PAW’s May 13 issue included coverage of a controversy over questions of racism and free expression stemming from two campus performances and comments posted on the social-media app Yik Yak. In an effort to spark dialogue and bring the Princeton community together, President Eisgruber ’83 convened a gathering in the Chapel April 12 at which he and eight others offered reflections. PAW requested permission from all speakers to publish their statements; here are the remarks of six, edited slightly for publication.
President Christopher Eisgruber ’83
Thank you for coming to this gathering. ... I hope this gathering will give us a chance to reflect on problems that confront us, on differences that divide us, and on values that we share. I have myself come mainly to listen, to learn, and to reflect, so I am going to try to be brief in these welcoming remarks. I do, however, want to say some things about the occasion that brings us together.
As all of you know, this has been a difficult week for our campus. Eruptions of hostile and thoughtless comments on Yik Yak have left many of our black students, and our LGBTQ students, feeling anguished, angry, and unwelcomed on this campus.
These hateful comments have no place at Princeton. The anonymous cowards who post these messages debase all of us with their ignorance and their contempt.
Of course, because they are anonymous, we cannot know who they are, or how numerous they are. For those of us in the majority culture, it is tempting to dismiss these cowards as few in number, or unimportant. “Not really us,” in other words.
But that overlooks a larger challenge, a challenge that those of us in the majority culture need to own and address. The taunts and insults of the last week have been hurtful not only because of what they have said, but because of the other experiences that minority students have had on this campus. On our campus and in our society, members of minority groups too often find themselves hurt, excluded, or diminished by stereotypes, by ignorance, by thoughtlessness, and by hostility.
During the past week, I have talked to many people about the events that have disturbed this campus. I have been struck by many observations in the course of those conversations. I have been impressed, for example, by how much people on this campus love this University, and how much they want it to be a better and welcoming place. But I have also been startled by the tremendous gap in perspectives — how differently people see things.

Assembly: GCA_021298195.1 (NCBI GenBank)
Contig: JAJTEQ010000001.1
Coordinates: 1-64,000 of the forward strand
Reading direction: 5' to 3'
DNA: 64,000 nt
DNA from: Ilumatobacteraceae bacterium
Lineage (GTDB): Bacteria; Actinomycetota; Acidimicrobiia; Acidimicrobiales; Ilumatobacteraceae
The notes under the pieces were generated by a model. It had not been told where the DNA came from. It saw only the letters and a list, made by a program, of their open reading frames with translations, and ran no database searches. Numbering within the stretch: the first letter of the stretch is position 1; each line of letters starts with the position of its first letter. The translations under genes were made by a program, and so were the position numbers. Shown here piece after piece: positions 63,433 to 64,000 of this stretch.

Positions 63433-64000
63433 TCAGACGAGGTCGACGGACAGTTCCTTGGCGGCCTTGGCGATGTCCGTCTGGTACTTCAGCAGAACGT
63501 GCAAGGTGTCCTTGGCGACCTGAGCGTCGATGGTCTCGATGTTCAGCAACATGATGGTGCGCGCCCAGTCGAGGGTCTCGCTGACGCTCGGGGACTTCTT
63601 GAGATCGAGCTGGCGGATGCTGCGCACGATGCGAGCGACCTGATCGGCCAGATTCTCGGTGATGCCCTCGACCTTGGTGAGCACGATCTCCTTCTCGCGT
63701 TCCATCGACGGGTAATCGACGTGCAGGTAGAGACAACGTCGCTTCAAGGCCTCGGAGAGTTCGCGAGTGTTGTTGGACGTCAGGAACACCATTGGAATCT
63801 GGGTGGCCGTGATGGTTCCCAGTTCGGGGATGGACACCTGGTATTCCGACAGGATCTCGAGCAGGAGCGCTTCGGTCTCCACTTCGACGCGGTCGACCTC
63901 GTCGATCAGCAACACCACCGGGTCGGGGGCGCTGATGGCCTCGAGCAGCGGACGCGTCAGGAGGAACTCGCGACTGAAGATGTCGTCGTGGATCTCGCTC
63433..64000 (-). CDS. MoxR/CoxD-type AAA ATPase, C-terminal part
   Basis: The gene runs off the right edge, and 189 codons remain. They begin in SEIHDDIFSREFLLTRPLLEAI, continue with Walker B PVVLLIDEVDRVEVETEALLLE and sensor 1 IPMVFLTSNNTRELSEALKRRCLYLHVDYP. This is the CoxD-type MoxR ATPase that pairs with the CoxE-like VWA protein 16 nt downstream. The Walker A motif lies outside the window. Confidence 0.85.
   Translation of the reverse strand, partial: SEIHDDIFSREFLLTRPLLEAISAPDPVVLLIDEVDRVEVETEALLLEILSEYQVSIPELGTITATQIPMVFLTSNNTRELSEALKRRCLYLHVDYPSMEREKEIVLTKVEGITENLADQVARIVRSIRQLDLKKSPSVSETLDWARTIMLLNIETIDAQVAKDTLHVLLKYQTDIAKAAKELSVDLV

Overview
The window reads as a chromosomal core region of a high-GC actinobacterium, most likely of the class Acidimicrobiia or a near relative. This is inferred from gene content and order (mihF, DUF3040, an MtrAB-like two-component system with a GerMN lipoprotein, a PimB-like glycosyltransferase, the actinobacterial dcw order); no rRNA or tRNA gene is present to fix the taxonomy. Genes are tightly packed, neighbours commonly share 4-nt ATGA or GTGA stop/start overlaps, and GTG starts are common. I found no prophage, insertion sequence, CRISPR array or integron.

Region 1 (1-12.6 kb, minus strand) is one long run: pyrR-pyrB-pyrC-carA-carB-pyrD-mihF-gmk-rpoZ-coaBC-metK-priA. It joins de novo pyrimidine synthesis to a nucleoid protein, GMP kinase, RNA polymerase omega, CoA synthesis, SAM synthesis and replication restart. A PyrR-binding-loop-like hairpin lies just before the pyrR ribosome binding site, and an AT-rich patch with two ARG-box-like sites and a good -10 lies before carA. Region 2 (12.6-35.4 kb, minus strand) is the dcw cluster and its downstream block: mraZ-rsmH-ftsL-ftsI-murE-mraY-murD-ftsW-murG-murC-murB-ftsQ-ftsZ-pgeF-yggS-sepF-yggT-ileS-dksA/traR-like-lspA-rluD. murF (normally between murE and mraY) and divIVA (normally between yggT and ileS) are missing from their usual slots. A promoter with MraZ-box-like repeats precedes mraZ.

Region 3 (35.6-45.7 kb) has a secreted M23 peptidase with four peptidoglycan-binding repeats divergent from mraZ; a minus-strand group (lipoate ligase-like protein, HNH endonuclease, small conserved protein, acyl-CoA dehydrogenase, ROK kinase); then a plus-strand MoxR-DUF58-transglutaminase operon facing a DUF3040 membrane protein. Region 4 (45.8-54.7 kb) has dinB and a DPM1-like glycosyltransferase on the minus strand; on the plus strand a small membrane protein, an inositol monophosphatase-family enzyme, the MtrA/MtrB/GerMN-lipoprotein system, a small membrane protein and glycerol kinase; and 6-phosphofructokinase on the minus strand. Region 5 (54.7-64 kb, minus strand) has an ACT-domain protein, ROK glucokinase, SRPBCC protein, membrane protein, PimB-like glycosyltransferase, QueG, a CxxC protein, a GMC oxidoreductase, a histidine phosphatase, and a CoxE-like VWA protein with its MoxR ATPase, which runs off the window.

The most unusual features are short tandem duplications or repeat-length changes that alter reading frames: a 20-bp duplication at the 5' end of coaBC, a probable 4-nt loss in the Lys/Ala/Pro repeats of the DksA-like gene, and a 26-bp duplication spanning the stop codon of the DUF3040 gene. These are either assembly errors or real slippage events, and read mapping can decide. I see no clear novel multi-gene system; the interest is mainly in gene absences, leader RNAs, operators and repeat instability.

Those of us in the majority culture often do not see the thoughtlessness or the insults borne by others. And we do not appreciate the feelings of exclusion that result.
We have a responsibility to change that. We have a responsibility to expand our perspectives and improve our campus climate, so that minority members of this community feel fully welcome and so that the anonymous cowards find no fertile ground here for their hatred or their ignorance.
I hope that today’s gathering can contribute to the change that we need, and I look forward to hearing from the speakers who follow.
Isaac Serwanga ’13, athletics administrator and founder of the Profound Ivy mentorship program
I want to use this opportunity to offer my perspective as an alumnus. Though I was asked to prepare a speech, I instead wrote an action plan, something that I believe would be of greater value than my own personal rhetoric. The plan isn’t complicated, but I believe it can be an effective tool as we desperately look for ways to heal our campus and build our community.
As a young black male and varsity athlete here at Princeton, I often found myself believing that Princeton could do more for me and those who fit the same mold. The transition into the Orange Bubble wasn’t the smoothest for me, and I found that the black males who were teammates of mine felt the same way. From the football locker room to the track-and-field locker room to the basketball locker room, I found myself hearing the same complaints from the black male student-athlete population. I called it an “I wish” list: “I wish Princeton had this! I wish Princeton told me that!” I would go back to my room in Spelman Hall and complain to roommates, and when they stopped listening I complained to myself. It wasn’t until my senior year when the light bulb went on, and I realized that I could be an agent of change.
I realized that for three years, I had been looking to everyone but myself to help make the community in which I belonged more suitable for me. There’s a great lesson to learn from this that applies to our current situation: We must realize that the onus does not fall on any one individual, but on each and every one of us equally. I hope today that we do not see these issues as any particular group’s, but rather as issues that face us as the Princeton community.
In my senior year, I came up with the idea of Profound Ivy, which would become Princeton University’s first mentorship program for black male student-athletes. It was established to provide these students with the resources, skills, and guidance necessary to achieve success both as current student-athletes and as future working professionals.
I worked side by side with our administration to develop the program, and the Profound Ivy group met for the first time in January, during my first year on the athletics-department staff. The ultimate goal was to enhance the Princeton experience for these young men, and in doing so strengthen the entire Princeton community. We cannot help move along the community if we do not first enhance ourselves.